I'm still working on my next gaming post, but it's not ready to upload yet. So let me talk about my history of gamemastering.
I started out with white box D&D, back around 1976, in high school. At least half of my gaming group ran a dungeon at one time or another, including myself. I also gamed with a couple of other friends on the side; despite efforts to incorporate them into my other group, they never really gelled. Later, in college, I found my way into another group, where 1st edition AD&D was the system of choice. (I'm still friends with most of this group, and game with one of them). I convinced them to try RuneQuest, Superworld, and Call of Cthulhu, and ran a couple of campaigns over the next few years. After that I didn't game much because of graduate school.
After grad school was over, my friends and I drifted into another group that was playing Champions. (Still friends with most of these guys, too.) However, I found that I ad kind of lost the knack of running a campaign, if not the desire. I was mostly a player, but when I tried to come up with a campaign of my own, it would sputter out after a few sessions. After various permutations of the Champions group, I drifted over to the group I'm playing with today. Our core members have been gaming together for over 15 years, mainly RuneQuest, with one main gamemaster.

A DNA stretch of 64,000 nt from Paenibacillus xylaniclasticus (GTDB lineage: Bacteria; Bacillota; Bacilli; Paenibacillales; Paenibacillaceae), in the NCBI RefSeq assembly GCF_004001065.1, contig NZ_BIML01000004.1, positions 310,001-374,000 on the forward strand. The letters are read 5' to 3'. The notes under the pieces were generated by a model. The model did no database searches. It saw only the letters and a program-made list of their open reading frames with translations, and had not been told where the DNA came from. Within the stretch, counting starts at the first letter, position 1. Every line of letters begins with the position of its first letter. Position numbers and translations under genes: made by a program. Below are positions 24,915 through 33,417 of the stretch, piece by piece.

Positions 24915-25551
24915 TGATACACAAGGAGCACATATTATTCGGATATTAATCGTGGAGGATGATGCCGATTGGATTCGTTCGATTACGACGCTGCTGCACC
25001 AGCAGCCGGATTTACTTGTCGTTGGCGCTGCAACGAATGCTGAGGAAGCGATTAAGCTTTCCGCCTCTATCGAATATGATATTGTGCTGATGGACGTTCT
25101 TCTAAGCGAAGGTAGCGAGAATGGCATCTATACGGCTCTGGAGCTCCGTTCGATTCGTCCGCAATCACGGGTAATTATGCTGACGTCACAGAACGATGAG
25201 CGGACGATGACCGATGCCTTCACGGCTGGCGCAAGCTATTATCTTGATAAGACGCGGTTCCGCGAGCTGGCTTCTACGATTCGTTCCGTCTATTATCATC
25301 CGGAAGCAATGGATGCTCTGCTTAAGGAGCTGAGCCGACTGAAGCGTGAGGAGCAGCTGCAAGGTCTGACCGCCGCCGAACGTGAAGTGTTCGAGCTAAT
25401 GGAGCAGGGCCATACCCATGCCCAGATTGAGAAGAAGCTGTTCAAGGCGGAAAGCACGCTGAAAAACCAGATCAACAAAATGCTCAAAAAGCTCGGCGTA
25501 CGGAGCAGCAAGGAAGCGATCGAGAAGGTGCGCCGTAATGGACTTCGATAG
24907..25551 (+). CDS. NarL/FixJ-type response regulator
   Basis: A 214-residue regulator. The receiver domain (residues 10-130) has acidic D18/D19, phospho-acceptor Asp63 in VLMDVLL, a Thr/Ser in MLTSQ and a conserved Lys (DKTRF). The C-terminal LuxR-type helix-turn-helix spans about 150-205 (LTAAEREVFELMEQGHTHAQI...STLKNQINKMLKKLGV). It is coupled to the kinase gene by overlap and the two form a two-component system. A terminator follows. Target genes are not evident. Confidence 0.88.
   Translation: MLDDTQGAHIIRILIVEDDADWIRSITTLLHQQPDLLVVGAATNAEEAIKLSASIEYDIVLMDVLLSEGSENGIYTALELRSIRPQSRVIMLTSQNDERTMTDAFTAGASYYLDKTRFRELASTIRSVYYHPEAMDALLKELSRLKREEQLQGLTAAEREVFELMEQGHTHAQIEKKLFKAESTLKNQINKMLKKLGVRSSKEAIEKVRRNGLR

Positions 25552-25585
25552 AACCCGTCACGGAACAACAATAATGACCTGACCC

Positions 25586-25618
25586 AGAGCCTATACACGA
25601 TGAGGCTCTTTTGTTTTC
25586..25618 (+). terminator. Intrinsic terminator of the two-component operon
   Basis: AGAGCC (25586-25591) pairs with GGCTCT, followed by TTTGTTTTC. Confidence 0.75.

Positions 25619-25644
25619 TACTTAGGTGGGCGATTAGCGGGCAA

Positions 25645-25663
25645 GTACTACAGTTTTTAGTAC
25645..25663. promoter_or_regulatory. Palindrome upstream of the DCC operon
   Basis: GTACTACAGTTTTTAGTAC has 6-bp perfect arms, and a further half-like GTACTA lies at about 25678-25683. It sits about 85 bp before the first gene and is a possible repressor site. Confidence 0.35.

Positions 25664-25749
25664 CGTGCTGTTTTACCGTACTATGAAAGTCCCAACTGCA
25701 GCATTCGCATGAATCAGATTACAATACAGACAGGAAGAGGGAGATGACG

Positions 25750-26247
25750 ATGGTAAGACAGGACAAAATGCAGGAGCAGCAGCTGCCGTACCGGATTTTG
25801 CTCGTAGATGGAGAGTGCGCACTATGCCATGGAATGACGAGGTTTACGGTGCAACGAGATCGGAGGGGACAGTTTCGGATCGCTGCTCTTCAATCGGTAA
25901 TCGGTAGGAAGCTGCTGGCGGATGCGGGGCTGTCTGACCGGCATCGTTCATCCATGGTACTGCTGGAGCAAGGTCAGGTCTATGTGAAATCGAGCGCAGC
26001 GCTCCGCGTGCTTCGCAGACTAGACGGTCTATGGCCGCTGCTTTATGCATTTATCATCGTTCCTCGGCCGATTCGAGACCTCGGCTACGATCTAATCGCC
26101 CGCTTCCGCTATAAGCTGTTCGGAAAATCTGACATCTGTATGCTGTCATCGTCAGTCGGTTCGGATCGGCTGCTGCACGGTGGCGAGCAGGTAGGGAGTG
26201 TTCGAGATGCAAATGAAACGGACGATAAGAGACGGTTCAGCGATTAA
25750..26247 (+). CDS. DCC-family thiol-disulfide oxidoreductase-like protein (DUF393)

I'm still struggling with my inability to keep a campaign going. Thinking back over the years, I think the main difference in my campaign style was that I used the "old school" support materials from groups like Judges Guild and Chaosium, which weren't so heavily loaded as the scenarios and settings of today. I was also more ready to be spontaneous, going off on any tangent the players were willing to explore. I think I let Champions intimidate me because of the calculations involved and the massive rulebooks. I also got the idea somewhere that I needed to write everything down and create a kind of module (as I recently tried to do with Mythic Greece). With my latest effort, I think I'll try the KISS principle.
Anybody else have any similar problems? The comment board is open.